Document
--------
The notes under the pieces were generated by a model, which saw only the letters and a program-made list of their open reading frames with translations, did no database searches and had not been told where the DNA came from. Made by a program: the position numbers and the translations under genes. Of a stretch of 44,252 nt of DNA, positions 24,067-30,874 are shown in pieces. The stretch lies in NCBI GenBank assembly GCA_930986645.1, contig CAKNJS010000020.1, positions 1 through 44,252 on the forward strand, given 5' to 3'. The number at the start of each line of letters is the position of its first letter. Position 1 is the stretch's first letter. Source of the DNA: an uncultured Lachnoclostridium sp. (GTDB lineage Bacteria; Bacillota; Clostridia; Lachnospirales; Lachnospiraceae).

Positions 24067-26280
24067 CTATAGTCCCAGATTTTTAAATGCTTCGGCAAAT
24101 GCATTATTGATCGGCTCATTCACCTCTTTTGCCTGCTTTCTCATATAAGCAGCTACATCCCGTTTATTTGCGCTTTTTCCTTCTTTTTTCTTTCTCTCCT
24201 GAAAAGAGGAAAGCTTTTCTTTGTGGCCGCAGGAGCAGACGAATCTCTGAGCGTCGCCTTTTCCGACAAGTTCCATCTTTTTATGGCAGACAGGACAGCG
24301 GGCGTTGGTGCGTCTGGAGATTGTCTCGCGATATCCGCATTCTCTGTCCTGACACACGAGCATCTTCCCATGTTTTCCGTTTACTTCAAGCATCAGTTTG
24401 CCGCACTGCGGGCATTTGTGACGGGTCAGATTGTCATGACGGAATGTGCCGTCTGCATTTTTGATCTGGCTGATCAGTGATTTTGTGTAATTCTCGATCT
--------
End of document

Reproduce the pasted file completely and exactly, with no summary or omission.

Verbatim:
The notes under the pieces were generated by a model, which saw only the letters and a program-made list of their open reading frames with translations, did no database searches and had not been told where the DNA came from. Made by a program: the position numbers and the translations under genes. Of a stretch of 44,252 nt of DNA, positions 24,067-30,874 are shown in pieces. The stretch lies in NCBI GenBank assembly GCA_930986645.1, contig CAKNJS010000020.1, positions 1 through 44,252 on the forward strand, given 5' to 3'. The number at the start of each line of letters is the position of its first letter. Position 1 is the stretch's first letter. Source of the DNA: an uncultured Lachnoclostridium sp. (GTDB lineage Bacteria; Bacillota; Clostridia; Lachnospirales; Lachnospiraceae).

Positions 24067-26280
24067 CTATAGTCCCAGATTTTTAAATGCTTCGGCAAAT
24101 GCATTATTGATCGGCTCATTCACCTCTTTTGCCTGCTTTCTCATATAAGCAGCTACATCCCGTTTATTTGCGCTTTTTCCTTCTTTTTTCTTTCTCTCCT
24201 GAAAAGAGGAAAGCTTTTCTTTGTGGCCGCAGGAGCAGACGAATCTCTGAGCGTCGCCTTTTCCGACAAGTTCCATCTTTTTATGGCAGACAGGACAGCG
24301 GGCGTTGGTGCGTCTGGAGATTGTCTCGCGATATCCGCATTCTCTGTCCTGACACACGAGCATCTTCCCATGTTTTCCGTTTACTTCAAGCATCAGTTTG
24401 CCGCACTGCGGGCATTTGTGACGGGTCAGATTGTCATGACGGAATGTGCCGTCTGCATTTTTGATCTGGCTGATCAGTGATTTTGTGTAATTCTCGATCT